Lebanese dissatisfied with government services

Friday 20/11/2015
Power cables are chaotically mounted at a residential area of Sibline village, in the Chouf area, Mount Lebanon, on October 26th.

Beirut - Abdullah is fed up with paying twice for electri­cal power.
“I pay two bills for electricity — one for the government and the other for the generator in our neighbourhood,” said the 51-year-old, who is married with two teenage children. “For water, it’s three bills — the govern­ment, the owner of a tanker who sells us water for everyday use a private company that sells us drink­ing water.”
Abdullah, who lives in an eastern suburb of Beirut where outages in government-supplied electricity can reach 18 hours a day, pays the equivalent of $80 to the govern­ment every two months and $60- $100 to the generator’s owner every month, although the government sets the latter rate at $54-$81.
“We’re subscribed to 5 amperes only in the generator, compared to 10 amperes in the regular service,” he said. “With 5 amperes you can barely turn on a fridge, a television set and two or three lamps at a time. Air conditioning is out of the ques­tion.”
Mansour, a 49-year-old Lebanese living in Beirut, is a little better off. Outages reach up to six hours daily in the financial and political hub. The widower who is the father of two young girls is subscribed to 15 amperes to both the government power service and a generator joint­ly owned by the occupants of the building where he lives.
“I pay around $150 to the govern­ment every two months and $30 for the generator,” he said. “The generator costs us only fuel, oil and maintenance. There’s no generator owner who wants to make money.”
Outages have plagued Lebanon since its 1975-90 civil war and the power crisis is a legacy of that con­flict, which destroyed much of the country’s infrastructure. An ambi­tious reconstruction process was launched in 1992, led by Prime Min­ister Rafik Hariri, whose assassina­tion in 2005 sent Lebanon to the brink of another civil war.
Lebanese households spent on average $1,300 on electricity in 2013, two-thirds on generators, in a country where the gross national income per capita is $9,800, ac­cording to World Bank estimates. Generation capacity falls more than one-third short of demand and about 45% of what is produced is lost in the network because of il­legal connections, tampering with meters or technical reasons, says the organisation, which in a recent report blamed Lebanon’s sectarian political system for many of the country’s ills, including electricity supply problems.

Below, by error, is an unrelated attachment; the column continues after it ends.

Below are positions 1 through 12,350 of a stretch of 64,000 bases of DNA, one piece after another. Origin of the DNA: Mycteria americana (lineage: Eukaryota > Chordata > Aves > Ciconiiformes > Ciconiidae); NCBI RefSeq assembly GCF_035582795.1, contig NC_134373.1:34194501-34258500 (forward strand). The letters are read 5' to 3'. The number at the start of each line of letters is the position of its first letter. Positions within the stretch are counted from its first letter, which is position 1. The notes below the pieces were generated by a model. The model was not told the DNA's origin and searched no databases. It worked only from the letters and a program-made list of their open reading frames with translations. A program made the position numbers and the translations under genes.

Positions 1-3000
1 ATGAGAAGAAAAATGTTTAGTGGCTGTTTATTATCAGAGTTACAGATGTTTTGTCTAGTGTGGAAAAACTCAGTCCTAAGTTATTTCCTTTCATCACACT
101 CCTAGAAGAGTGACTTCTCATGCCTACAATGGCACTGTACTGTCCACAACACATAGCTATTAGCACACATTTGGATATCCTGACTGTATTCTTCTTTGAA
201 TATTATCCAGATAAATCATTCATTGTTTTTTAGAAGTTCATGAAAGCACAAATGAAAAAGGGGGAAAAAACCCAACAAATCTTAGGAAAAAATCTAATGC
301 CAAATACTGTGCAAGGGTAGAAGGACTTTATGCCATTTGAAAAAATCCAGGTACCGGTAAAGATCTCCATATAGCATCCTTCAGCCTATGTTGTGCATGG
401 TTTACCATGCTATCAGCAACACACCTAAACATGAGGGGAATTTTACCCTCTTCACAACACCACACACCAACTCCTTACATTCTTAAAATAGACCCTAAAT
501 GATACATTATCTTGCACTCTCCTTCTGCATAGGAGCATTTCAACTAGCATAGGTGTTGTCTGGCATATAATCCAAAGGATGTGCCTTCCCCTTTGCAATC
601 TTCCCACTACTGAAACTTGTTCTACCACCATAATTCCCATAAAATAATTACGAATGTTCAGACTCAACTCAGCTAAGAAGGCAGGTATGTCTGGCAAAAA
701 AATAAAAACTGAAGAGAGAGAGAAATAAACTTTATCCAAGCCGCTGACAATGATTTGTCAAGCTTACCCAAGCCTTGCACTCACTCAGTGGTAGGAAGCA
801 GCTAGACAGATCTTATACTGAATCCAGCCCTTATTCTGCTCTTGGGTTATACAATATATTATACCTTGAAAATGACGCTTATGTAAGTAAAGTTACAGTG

The government spends $2 bil­lion every year to purchase fuel for the Électricité du Liban (EDL), the government-owned power com­pany that has monopoly on the sec­tor and sells power at subsidised prices, said a parliamentary source. “This is almost more than 15% of public spending,” he said, admit­ting that political bickering and corruption have stopped solutions from coming into being, including a decrease or a full removal of sub­sidies.
“A major overhaul of the system to get 24-hour power would take $5 billion to $6 billion based on the government’s estimates. The plans are there and financing can be han­dled through borrowing or partner­ships with the private sector,” the lawmaker said. “You simply need a decision to start the overhaul,” he added, arguing that a 15-year gov­ernment plan, announced in 2010 to eventually provide 24-hour elec­tricity across the country, could still be applied with some amendments if any.
The country is shackled by gov­ernment paralysis and widely per­ceived corruption that put a brake on development. Public dissatis­faction has been fed by anger over rubbish being left to fester in the streets, widely seen as another sign of the political paralysis. Tensions have been exacerbated by the con­flict in Syria, which has driven into Lebanon more than 1 million refu­gees who put more strain on infra­structure.
EDL’s problems arose from a lack of major investment in produc­tion, transmission and distribution from 1997 through 2013, complex laws and regulations dating from 1972 and staff cuts, a source in the Ministry of Energy and Water said. “Full or partial privatisation can be a solution but how to get to a deci­sion on this seems even harder than solving the power problem itself.”
In the eastern city of Zahle, the local electricity company, a rare utility concession that buys power from the national grid, built its own power plant and sells electricity for unsubsidised prices. Many Électric­ité du Zahle (EDZ) installations have been subject to sabotage blamed by EDZ on owners of generators in the area now out of business.
MP and former prime minister Najib Mikati and MP Mohammad Safadi announced in September plans to end power cuts in Tripoli, Lebanon’s second city and their hometown, through the establish­ment of a private electricity com­pany. In October, Byblos InvesBank announced that it had acquired a stake in an existing electricity com­pany to provide around-the-clock electricity to Jbeil region.
“Électricité du Jbeil (EDJ) is a concession, similar to EDZ. The concession for Tripoli, the Électric­ité du Qadisha (EDQ) was similar, too, but was liquidated in 1986,” the parliamentary source explained. “In the current unfavourable politi­cal atmosphere, it would be hard to revive EDQ,” he said.

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